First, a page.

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Worcester Still Battling Chronic Prostitution

Monday, October 01, 2012

 

About a dozen of the city's roughly 50 active prostitutes are working on a daily basis, according to a new report from the Worcester Police Department. A number of Worcester's other prostitutes are currently incarcerated, enrolled in drug rehabilitation programs or not active.

The report from Chief of Police Gary Gemme comes in response to calls by members of the City Council for more action on the persistent problem, which is centered mainly around the city's Main South area.

New Approaches to an Old Problem

"There are no easy solutions to eradicating the problem of prostitution especially where drug dependency is the norm among women engaged in sex for a fee and the cost of narcotics and maintaing that dependency contributes to a high recidivism rate," said City Manager Michael O'Brien.

O'Brien said the City will ramp up its efforts to reduce the chronic issue of prostitution by beginning a joint effort between the city's Division of Public Health and the University of Massachusetts Medical School to research long-term solutions for Worcester.

The grant-funded work will look into the prostitution-related health issues of drug abuse, violence and sexually transmitted diseases using the Substance Abuse and Mental Health Services Administration's five-step Strategic Prevention Framework. The initial work is scheduled to begin over the next several weeks.

Meanwhile, the Worcester Police Department has continued its two-prong approach of going after both the supply and the demand sides of the city's sex for a fee transactions.

Officers monitor and arrest known prostitutes for common nightwalker offenses, and plan clothes officers target both active prostitutes and their customers, the so-called "Johns."

The city has arrested 210 males for attempting to purchase sex for a fee since 2007, about one-fifth of a total of nearly 1,000 arrests for prostitution-related offenses during the same period.

A September 8 sting by the city's Vice Squad in the Main South area resulted in 16 arrests, and a July 19 operation netted five more.

Community-Based Solutions

But Gemme said arrests alone will not solve the city's problem.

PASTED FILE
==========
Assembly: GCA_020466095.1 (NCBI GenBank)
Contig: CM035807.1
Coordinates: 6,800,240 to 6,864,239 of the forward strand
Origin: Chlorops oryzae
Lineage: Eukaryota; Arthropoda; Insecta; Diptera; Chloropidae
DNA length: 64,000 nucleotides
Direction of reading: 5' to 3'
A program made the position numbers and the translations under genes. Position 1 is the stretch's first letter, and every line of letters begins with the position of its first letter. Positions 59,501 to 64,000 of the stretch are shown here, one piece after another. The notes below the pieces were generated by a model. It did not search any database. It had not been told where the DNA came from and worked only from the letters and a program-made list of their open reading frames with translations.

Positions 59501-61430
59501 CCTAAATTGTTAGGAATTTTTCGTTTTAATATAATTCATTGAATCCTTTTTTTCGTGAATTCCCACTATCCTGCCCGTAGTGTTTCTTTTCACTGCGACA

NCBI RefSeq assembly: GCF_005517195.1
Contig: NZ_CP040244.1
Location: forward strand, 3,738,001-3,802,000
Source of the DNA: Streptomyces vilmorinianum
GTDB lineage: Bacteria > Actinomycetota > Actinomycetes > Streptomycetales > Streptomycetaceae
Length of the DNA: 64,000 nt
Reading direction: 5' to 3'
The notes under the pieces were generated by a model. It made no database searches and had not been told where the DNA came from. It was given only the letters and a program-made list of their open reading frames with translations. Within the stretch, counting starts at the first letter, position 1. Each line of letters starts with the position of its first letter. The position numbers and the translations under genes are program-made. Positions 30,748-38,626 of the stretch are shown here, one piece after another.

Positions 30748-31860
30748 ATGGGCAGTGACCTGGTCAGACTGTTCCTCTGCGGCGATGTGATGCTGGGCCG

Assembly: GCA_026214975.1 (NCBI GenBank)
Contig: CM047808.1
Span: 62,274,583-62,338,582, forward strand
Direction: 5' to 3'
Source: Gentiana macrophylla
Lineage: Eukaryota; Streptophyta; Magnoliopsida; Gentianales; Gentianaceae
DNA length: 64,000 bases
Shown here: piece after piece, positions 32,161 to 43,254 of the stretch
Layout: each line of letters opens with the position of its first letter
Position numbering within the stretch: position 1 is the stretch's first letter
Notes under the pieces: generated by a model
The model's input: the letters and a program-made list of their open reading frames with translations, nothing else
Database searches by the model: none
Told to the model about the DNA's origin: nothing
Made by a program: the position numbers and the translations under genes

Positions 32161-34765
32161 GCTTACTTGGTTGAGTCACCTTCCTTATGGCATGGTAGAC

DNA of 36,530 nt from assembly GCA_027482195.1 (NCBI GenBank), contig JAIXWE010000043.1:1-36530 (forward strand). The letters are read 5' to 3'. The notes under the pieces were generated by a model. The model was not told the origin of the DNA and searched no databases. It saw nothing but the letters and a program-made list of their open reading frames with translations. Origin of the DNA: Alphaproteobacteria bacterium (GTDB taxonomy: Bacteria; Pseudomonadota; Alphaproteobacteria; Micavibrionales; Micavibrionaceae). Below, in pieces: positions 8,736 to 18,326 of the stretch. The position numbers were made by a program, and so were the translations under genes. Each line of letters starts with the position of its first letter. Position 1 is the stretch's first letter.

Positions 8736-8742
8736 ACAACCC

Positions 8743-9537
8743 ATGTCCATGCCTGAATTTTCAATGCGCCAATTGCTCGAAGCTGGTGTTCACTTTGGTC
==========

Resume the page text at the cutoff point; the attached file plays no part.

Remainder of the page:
"Long term solutions need to focus on addressing drug dependency and changing behavior," he said.

The city's police department is already engaged in two community partnership programs aimed at helping individuals on both sides of the sex for a fee transaction.

Currently in its ninth year, Developing Alternatives for Women Now (DAWN) is run in conjunction with the YWCA, Worcester District Court Probation Department, District Attorney, Worcester Police Department and other community groups. The four-week, eight-session intervention program is designed to help women with previous prostitution-related offenses exit the cycle.

The Community Approach to Reduce Demand (CARD) program, organized by the same shareholders as DAWN, is directed at the purchasers of illegal sex, with the goal of educating them on the impact of the crime.

"Effective strategies require community partners and collaboration by the entire criminal justice system as exemplified by the DAWN and CARD programs," said Gemme.

District 4 City Councilor Sarai Rivera has been outspoken about the need for more action by the city in its fight against prostitution. In August, the Council voted in favor of pursuing legislation that would allow police to impound the cars of "Johns" who are charged with purchasing illegal sex. If the bill is approved by the state legislature, it would come back to Worcester's City Council for another vote before going into effect.

Currently, the Worcester Police Department sends out a postcard to the registered owner of any vehicle in being operated by an individual attempting to purchase sex at the time of their arrest. 

 

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